Biomass and Oil Production of Green Microalgae Scenedesmus sp. Using Different Nutrients and Growth


  • Prof. dr. Violeta Makareviciene
  • Virginija Skorupskaitė PhD student at Institute of Environment, Aleksandras Stulginskis University
  • Vaida Andrulevičiūtė Aleksandras Stulginskis University



Scenedesmus sp., microalgae, liquid waste, biomass, growth, technical glycerol, oil, triglyceride (TG), biodiesel, biogas


Biofuel is mostly produced from oleaginous crops, such as rapeseed, sunflower, soybean. The search for new technologies and new feedstock for biofuel production is becoming an increasingly important issue for researchers. Special attention is turned to the raw materials which do not compete with food industry. Microalgae ability, due to their rapid growth, to accumulate oil, to treat wastewater and waste, seems to be a very attractive new object to be used for biofuel production. In this study we have investigated different microalgae growth conditions, including both autotrophic cultivation by means of nitrogen deprivation mode and mixotrophic cultivation by applying liquid waste and technical glycerol for determining the best growth and oil production conditions. It is found that applying nitrogen deprivation mode and mixotrophic growth conditions, microalgae Scenedesmus sp. have grown faster and accumulation of their oil has increased 10.88 times compared to that under autotrophic growth conditions using the usual amount of nitrogen. The highest biomass concentration (2.16 gL-1) is obtained by adding 5 gL-1 glycerol into the growth medium, whereas the highest oil concentration (15.12 %) is reached when using 10 gL-1 technical glycerol. In addition, the elemental composition of microalgae biomass has been analyzed. Results indicate that the usage of glycerol for cultivation of microalgae increases C : N ratio to optimum (19.25) for biogas production, and algae biomass could be used for this biofuel production without adding any other co-substratum. The results of our study show that addition of cheap products: liquid waste and technical glycerol can effectively adjust the composition of microalgae biomass, making it more suitable for biofuel production.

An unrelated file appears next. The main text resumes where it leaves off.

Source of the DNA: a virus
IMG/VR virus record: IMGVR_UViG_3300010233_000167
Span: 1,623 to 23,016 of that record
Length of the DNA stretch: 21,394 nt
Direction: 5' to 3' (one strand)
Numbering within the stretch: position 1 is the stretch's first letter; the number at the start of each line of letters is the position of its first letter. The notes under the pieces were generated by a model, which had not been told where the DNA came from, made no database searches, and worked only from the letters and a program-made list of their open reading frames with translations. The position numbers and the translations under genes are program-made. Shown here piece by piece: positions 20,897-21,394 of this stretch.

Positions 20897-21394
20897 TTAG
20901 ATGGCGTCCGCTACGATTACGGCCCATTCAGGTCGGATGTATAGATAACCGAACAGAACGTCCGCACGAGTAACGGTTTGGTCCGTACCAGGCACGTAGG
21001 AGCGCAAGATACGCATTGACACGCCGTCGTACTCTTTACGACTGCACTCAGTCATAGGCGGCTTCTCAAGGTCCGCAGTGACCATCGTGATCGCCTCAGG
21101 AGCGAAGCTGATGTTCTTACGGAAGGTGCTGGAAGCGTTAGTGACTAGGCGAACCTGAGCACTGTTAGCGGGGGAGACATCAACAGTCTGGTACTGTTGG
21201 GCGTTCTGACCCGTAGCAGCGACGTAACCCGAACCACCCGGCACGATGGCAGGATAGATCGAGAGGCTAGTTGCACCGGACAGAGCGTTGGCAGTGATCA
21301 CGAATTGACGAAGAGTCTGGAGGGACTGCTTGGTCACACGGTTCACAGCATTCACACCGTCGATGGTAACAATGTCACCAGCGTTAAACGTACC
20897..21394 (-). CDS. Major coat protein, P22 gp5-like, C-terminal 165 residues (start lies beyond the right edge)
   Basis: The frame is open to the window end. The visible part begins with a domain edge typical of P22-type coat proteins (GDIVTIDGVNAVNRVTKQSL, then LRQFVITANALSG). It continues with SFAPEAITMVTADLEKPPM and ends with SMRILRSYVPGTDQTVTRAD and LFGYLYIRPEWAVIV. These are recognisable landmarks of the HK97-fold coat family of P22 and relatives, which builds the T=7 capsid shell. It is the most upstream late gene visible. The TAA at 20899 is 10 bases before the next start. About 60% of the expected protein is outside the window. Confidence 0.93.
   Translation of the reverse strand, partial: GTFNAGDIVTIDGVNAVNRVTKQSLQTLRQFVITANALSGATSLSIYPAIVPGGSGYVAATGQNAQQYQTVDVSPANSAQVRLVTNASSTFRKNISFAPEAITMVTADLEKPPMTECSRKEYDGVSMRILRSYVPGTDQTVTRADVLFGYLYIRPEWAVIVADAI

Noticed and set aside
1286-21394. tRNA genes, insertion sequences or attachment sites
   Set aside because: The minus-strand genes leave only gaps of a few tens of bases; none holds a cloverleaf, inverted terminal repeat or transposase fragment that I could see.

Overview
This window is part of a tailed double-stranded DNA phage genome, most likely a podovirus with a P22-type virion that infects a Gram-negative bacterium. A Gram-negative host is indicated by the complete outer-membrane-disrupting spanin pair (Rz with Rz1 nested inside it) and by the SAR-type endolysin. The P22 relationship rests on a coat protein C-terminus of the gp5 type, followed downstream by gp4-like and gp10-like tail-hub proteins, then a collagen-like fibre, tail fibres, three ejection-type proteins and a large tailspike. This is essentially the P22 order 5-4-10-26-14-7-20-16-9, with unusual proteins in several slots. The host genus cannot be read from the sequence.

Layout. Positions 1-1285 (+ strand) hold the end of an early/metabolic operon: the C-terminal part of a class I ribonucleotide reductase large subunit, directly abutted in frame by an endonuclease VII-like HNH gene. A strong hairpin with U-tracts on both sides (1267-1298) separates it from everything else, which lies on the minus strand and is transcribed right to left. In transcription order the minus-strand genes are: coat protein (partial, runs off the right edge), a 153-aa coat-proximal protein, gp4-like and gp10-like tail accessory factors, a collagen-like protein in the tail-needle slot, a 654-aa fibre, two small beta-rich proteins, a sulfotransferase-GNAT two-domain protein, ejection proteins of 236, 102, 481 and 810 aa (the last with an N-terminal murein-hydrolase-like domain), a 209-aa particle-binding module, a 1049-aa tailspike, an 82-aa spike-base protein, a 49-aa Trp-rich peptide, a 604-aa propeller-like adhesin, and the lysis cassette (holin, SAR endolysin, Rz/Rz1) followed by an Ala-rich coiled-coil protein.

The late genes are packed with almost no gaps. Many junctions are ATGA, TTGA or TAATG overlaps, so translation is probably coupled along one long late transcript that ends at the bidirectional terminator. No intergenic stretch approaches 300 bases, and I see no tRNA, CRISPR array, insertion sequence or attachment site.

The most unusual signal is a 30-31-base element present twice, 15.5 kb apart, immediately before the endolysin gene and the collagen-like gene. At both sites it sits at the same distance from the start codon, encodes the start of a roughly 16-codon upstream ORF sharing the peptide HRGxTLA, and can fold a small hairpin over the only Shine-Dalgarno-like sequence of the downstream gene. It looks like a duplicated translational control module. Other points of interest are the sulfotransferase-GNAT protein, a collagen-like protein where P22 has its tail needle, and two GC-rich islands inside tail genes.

Author Biography

Vaida Andrulevičiūtė, Aleksandras Stulginskis University

postdoctoral researcher of the Laboratory Chemical and Biochemical Research for Environmental Technology, Institute of Environment,